Wheel lost, confidence foundPublished 9:22pm Saturday, February 2, 2013
Robotics team learns new skills at tourney
The Bulldogs’ robot lost its wheel but still won in its second of five rounds of play at the FIRST Tech Challenge Eastern Virginia Qualifying Tournament on Saturday.
The contraption conveniently lost its wheel in front of the other alliance’s goal, preventing that team from hanging the rings it needed to score points. Meanwhile, the other half of the alliance King’s Fork was on managed to hang several rings and clinch the win.
“I liked actually being in the competition,” said Atiena Branch, a member of the team.
The team ranked 22nd out of 26 teams in Saturday’s contest, which was hosted at Norfolk State University. They missed their chance to move on to the state championship, but they might still go to watch, team member Lindsay Carlesi said. Just for participating, they also qualify for scholarships.
After their second competition, the six-member team gathered to fix the wheel and perform other maintenance to prepare for the later rounds.
Having organized relatively recently, the team had only about two weeks to prepare, the teens said. They received a kit from the Virginia FIRST Robotics that included the main computer and battery, metal and wiring. Then they only had to figure out how to build it and control it.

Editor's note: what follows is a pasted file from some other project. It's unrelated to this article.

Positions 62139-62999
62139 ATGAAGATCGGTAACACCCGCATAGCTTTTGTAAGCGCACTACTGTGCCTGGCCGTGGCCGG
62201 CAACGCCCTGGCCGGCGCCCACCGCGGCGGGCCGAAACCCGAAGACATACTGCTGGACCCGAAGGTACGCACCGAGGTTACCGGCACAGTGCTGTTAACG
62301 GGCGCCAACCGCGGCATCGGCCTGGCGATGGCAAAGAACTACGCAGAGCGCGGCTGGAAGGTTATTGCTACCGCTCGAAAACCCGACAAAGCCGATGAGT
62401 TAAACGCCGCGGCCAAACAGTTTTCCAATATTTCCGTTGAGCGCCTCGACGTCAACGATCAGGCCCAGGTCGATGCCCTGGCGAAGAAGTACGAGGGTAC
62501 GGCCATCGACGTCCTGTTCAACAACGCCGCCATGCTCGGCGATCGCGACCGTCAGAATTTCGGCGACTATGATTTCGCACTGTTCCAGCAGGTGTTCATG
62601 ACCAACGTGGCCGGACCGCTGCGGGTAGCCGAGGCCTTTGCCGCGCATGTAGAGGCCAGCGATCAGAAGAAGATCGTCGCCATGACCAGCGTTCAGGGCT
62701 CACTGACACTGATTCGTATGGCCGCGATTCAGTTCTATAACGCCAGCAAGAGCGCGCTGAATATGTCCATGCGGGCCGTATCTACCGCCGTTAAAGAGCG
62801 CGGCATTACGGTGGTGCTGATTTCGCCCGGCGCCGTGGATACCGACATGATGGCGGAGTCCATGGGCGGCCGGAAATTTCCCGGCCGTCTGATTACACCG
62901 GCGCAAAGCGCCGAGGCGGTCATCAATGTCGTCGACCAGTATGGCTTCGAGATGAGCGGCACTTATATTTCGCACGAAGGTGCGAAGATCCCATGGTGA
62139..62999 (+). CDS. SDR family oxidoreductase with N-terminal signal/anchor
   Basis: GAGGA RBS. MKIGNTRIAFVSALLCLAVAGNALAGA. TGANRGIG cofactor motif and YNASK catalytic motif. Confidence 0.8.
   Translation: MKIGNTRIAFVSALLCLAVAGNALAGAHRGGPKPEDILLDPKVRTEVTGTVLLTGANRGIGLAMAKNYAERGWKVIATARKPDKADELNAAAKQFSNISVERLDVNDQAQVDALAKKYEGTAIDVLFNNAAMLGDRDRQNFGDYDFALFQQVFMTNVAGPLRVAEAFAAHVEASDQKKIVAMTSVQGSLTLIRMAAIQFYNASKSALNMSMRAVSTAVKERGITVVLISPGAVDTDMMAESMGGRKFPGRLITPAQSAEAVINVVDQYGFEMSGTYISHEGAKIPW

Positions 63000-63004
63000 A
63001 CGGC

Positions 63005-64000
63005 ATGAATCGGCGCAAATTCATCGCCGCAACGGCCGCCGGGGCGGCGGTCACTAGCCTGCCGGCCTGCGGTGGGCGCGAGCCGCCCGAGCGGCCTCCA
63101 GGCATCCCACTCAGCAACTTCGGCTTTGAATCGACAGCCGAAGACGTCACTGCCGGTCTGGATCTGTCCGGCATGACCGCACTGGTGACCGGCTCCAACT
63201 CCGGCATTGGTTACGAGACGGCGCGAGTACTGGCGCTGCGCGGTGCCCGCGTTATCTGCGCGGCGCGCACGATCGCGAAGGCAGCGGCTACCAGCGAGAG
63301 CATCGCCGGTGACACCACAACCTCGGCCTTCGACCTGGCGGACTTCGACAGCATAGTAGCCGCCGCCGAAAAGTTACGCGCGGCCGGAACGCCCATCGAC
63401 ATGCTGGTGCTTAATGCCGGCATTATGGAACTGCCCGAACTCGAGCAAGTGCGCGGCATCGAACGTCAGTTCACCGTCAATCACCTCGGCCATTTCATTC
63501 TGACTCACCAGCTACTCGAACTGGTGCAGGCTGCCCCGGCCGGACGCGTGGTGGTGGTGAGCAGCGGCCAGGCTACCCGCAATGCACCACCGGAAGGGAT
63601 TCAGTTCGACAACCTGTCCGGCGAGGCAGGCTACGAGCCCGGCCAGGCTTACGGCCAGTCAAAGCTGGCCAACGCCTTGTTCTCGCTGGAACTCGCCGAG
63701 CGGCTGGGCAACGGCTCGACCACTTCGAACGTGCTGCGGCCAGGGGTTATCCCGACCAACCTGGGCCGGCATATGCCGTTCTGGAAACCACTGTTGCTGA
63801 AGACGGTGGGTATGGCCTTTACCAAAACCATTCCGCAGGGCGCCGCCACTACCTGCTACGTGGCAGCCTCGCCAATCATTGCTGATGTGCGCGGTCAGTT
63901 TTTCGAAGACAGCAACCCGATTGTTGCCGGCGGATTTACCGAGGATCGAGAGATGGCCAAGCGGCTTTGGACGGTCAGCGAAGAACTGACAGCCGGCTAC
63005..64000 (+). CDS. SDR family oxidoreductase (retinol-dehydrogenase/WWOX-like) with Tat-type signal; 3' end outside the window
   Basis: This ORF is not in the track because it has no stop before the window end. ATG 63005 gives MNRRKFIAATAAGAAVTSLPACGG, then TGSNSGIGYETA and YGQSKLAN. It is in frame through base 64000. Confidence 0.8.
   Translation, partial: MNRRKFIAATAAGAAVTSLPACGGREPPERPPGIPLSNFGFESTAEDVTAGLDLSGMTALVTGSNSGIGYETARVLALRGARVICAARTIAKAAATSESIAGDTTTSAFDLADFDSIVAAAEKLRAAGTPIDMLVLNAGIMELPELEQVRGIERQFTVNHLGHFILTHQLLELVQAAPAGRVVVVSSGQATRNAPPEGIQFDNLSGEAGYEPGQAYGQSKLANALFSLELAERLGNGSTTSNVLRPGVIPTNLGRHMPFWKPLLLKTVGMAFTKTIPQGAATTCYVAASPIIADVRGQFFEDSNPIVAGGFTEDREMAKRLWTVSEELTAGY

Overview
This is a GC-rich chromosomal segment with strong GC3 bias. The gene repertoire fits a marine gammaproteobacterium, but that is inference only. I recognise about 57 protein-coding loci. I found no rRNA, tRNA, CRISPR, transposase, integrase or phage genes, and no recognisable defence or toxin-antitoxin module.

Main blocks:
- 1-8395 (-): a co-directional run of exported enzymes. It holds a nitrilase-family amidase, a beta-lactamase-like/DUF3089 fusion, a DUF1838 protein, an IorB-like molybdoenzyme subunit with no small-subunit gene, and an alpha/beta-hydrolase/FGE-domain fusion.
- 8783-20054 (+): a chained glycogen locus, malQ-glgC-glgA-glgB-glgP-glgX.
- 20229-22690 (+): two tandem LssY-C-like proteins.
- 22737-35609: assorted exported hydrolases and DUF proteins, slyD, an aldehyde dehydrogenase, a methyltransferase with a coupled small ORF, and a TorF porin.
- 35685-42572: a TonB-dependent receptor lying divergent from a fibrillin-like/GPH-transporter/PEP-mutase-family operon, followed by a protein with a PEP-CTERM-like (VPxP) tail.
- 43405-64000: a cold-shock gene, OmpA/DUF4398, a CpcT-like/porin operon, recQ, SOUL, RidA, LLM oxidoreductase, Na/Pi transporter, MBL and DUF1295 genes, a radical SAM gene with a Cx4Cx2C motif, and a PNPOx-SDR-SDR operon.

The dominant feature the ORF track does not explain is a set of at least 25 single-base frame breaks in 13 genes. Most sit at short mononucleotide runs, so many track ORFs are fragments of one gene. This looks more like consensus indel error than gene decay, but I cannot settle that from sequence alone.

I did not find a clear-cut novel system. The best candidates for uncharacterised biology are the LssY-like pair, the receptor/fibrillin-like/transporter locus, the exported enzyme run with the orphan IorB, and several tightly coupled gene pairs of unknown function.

Lindsay was the main engineer.
“We didn’t have very much time, so I had to pick an easy way of building it,” she said.
At Saturday’s competition, teams were randomly paired in alliances and pitted against other alliances in each round. The robots scored points by hanging rings on a goal made of PVC pipes set in the middle of a 12-foot square playing field. Bonus points were awarded for hanging weighted rings and lifting the other robot from their alliance.
The teens on the team — which also includes Katrina Shaw, Kenny Nguyen, Nicoles Williams and Bryan Clark — might think they’re just having fun, but supporters of the FIRST (For Inspiration and Recognition of Science and Technology) Robotics competitions say they’re learning real-world applications of science, technology and math, as well as skills like creativity, teamwork and sportsmanship.
But don’t tell the kids. They’re too busy having fun.
“I got to meet a lot of people and learn a lot,” Lindsay said. “I think I’m learning that no matter what can go wrong, always know that people will help you.”